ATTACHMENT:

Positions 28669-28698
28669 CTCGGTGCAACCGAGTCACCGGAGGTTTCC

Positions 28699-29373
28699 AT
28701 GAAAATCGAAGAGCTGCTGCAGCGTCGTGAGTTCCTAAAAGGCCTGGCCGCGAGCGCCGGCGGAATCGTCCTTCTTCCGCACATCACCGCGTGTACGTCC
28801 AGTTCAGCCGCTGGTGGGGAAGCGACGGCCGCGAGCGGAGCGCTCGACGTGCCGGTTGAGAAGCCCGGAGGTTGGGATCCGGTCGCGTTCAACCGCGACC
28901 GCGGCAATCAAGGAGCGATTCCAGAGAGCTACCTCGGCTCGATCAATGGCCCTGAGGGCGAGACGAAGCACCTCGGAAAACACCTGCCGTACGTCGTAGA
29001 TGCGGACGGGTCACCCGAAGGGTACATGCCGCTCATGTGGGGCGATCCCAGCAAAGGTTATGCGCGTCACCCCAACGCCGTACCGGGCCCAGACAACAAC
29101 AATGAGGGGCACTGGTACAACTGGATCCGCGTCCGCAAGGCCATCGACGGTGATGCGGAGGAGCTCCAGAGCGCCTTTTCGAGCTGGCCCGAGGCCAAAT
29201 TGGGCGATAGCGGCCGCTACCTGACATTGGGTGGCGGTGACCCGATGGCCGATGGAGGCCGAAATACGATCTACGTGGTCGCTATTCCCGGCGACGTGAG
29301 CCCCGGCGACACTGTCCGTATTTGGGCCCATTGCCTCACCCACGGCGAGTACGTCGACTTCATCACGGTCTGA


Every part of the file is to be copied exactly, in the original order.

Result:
Positions 28669-28698
28669 CTCGGTGCAACCGAGTCACCGGAGGTTTCC

Positions 28699-29373
28699 AT
28701 GAAAATCGAAGAGCTGCTGCAGCGTCGTGAGTTCCTAAAAGGCCTGGCCGCGAGCGCCGGCGGAATCGTCCTTCTTCCGCACATCACCGCGTGTACGTCC
28801 AGTTCAGCCGCTGGTGGGGAAGCGACGGCCGCGAGCGGAGCGCTCGACGTGCCGGTTGAGAAGCCCGGAGGTTGGGATCCGGTCGCGTTCAACCGCGACC
28901 GCGGCAATCAAGGAGCGATTCCAGAGAGCTACCTCGGCTCGATCAATGGCCCTGAGGGCGAGACGAAGCACCTCGGAAAACACCTGCCGTACGTCGTAGA
29001 TGCGGACGGGTCACCCGAAGGGTACATGCCGCTCATGTGGGGCGATCCCAGCAAAGGTTATGCGCGTCACCCCAACGCCGTACCGGGCCCAGACAACAAC
29101 AATGAGGGGCACTGGTACAACTGGATCCGCGTCCGCAAGGCCATCGACGGTGATGCGGAGGAGCTCCAGAGCGCCTTTTCGAGCTGGCCCGAGGCCAAAT
29201 TGGGCGATAGCGGCCGCTACCTGACATTGGGTGGCGGTGACCCGATGGCCGATGGAGGCCGAAATACGATCTACGTGGTCGCTATTCCCGGCGACGTGAG
29301 CCCCGGCGACACTGTCCGTATTTGGGCCCATTGCCTCACCCACGGCGAGTACGTCGACTTCATCACGGTCTGA